Our oldest song in the charts last week, was 1 of 3 to drop out of the top 20 (more on that in a moment), so our new oldest was Showaddywaddy’s ‘Three Steps To Heaven’ which was enjoying its 12th week on the chart.  We only had 2 other songs in the top 20 that were on double figures for weeks, Colombus’ ‘Milky Ways’ on 11 and Rod Stewart’s ‘Sailing’ on 10.

Typically Tropical’s ‘Barbados’ was last week’s oldest on the chart, but it fell off after a run of 14 weeks, 4 of which were spent at number 1. This would be their only SA hit.

While the country duo of Dolly Parton & Porter Wagoner were slipping down our charts, the local country duo of Bobby Angel & Barbara Ray slipped off the charts with their songs, ‘The Greatest Christmas Gift’. Not too surprising as it was a seasonal song. It had lasted 2 weeks and peaked at 19, the worst chart performance by any hits involving either of the duo. Barbara Ray now stood tied 5th with Middle Of The Road on the list of weeks on the chart by an artist with 80 weeks under her belt. Bobby Angel was tied 51st (and 8th highest local male) with a total of 33. For both the weeks that the song was on the chart, Barbara had 2 in the top 20 as ‘The Last One To Touch Me’ was still in the charts.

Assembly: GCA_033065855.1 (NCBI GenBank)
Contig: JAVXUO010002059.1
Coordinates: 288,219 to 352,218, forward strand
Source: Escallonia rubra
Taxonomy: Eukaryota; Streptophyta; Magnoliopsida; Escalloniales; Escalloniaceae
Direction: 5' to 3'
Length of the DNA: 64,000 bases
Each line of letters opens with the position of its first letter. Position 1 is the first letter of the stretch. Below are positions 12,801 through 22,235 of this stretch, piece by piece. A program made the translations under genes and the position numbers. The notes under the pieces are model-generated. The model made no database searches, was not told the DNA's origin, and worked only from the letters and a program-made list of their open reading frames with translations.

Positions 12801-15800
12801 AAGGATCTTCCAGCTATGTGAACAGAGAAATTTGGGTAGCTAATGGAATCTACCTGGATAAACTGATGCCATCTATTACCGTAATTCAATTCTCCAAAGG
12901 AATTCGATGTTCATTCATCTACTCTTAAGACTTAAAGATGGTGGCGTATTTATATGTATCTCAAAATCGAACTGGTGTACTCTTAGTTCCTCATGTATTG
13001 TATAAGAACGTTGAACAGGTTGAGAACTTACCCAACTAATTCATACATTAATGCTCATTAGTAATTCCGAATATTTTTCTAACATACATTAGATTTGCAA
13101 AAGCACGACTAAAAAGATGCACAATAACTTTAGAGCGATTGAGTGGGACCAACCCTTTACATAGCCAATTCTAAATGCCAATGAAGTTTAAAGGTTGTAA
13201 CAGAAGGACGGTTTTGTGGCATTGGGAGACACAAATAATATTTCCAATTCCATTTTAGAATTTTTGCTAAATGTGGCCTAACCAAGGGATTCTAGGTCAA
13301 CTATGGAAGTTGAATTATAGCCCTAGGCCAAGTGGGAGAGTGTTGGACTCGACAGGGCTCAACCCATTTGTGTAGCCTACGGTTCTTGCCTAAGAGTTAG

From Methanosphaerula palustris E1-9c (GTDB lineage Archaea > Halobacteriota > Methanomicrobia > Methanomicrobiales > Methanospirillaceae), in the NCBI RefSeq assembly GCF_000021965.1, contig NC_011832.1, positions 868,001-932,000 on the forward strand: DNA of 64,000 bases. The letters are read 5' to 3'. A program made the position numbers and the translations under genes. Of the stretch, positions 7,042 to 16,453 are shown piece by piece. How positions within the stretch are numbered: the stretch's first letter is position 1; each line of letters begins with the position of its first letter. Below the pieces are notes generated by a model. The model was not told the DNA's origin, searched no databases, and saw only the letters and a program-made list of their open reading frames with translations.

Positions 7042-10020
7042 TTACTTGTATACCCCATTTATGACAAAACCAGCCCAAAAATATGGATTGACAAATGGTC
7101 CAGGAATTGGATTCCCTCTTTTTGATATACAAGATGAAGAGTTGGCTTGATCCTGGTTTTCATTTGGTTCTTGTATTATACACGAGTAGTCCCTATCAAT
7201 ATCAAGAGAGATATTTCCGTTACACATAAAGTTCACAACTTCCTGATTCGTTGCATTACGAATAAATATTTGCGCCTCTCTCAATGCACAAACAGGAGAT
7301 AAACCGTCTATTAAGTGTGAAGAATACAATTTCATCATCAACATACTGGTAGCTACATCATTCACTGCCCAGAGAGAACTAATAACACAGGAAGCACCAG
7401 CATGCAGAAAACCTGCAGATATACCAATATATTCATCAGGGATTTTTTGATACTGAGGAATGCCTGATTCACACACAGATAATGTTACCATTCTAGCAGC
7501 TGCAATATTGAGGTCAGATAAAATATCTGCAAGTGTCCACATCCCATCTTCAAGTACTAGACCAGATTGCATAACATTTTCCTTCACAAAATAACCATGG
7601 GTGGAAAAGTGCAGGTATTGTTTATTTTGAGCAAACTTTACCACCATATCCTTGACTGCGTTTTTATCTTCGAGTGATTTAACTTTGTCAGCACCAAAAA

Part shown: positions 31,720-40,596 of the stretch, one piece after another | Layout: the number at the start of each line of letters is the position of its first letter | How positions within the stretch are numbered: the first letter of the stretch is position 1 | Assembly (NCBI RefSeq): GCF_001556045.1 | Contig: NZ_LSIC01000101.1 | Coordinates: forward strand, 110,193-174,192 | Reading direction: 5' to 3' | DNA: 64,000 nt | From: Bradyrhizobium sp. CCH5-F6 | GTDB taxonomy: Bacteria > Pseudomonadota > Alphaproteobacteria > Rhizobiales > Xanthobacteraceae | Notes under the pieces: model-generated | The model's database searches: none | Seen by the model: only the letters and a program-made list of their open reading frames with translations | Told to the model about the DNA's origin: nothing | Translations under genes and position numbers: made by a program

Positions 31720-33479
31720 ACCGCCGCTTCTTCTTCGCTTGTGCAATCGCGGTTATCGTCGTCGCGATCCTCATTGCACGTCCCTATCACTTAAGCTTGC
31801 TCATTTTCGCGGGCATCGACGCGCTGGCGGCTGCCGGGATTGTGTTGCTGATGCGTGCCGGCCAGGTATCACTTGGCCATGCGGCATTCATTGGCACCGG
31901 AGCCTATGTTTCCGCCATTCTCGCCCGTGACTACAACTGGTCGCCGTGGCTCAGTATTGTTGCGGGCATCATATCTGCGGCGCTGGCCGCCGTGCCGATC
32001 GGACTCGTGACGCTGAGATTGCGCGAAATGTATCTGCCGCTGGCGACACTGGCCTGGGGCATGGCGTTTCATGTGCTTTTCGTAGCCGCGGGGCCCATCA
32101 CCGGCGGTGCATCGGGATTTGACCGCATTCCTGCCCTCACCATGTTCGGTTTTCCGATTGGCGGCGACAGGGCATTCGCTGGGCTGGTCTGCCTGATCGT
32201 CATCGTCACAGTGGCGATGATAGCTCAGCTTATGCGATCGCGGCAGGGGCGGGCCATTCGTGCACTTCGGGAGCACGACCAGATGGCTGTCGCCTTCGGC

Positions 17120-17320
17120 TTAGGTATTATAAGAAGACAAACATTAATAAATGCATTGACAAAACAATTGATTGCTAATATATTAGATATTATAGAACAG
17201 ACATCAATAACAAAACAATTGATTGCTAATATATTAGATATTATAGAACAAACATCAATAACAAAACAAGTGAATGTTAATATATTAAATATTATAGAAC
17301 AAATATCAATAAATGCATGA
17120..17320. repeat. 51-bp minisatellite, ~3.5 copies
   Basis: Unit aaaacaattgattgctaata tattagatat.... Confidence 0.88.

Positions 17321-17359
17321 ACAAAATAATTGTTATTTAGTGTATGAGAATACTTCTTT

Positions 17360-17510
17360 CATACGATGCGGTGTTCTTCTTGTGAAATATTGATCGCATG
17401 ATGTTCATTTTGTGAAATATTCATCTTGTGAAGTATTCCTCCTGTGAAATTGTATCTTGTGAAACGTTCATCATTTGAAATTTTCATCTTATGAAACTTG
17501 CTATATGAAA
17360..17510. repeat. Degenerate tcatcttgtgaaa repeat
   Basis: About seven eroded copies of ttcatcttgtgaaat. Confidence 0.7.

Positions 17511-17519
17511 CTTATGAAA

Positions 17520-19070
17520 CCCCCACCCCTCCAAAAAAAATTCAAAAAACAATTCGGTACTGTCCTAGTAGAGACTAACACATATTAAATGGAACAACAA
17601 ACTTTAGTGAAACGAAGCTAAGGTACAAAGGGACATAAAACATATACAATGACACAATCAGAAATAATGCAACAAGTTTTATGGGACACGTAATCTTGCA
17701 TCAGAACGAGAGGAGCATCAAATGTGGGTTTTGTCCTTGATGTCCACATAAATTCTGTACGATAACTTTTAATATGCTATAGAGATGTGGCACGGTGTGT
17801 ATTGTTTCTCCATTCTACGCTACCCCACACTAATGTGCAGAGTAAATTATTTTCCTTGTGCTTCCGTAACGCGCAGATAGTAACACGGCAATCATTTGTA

John Denver’s ‘I’m Sorry’ possibly described his emotional state this week as the song fell off the top 20 after an 8 week run and a peak of 8. This was the 20th song to have and equal week and peak    figure. This would be Denver’s last solo hit in SA, but he would be back as part of a duet much later on.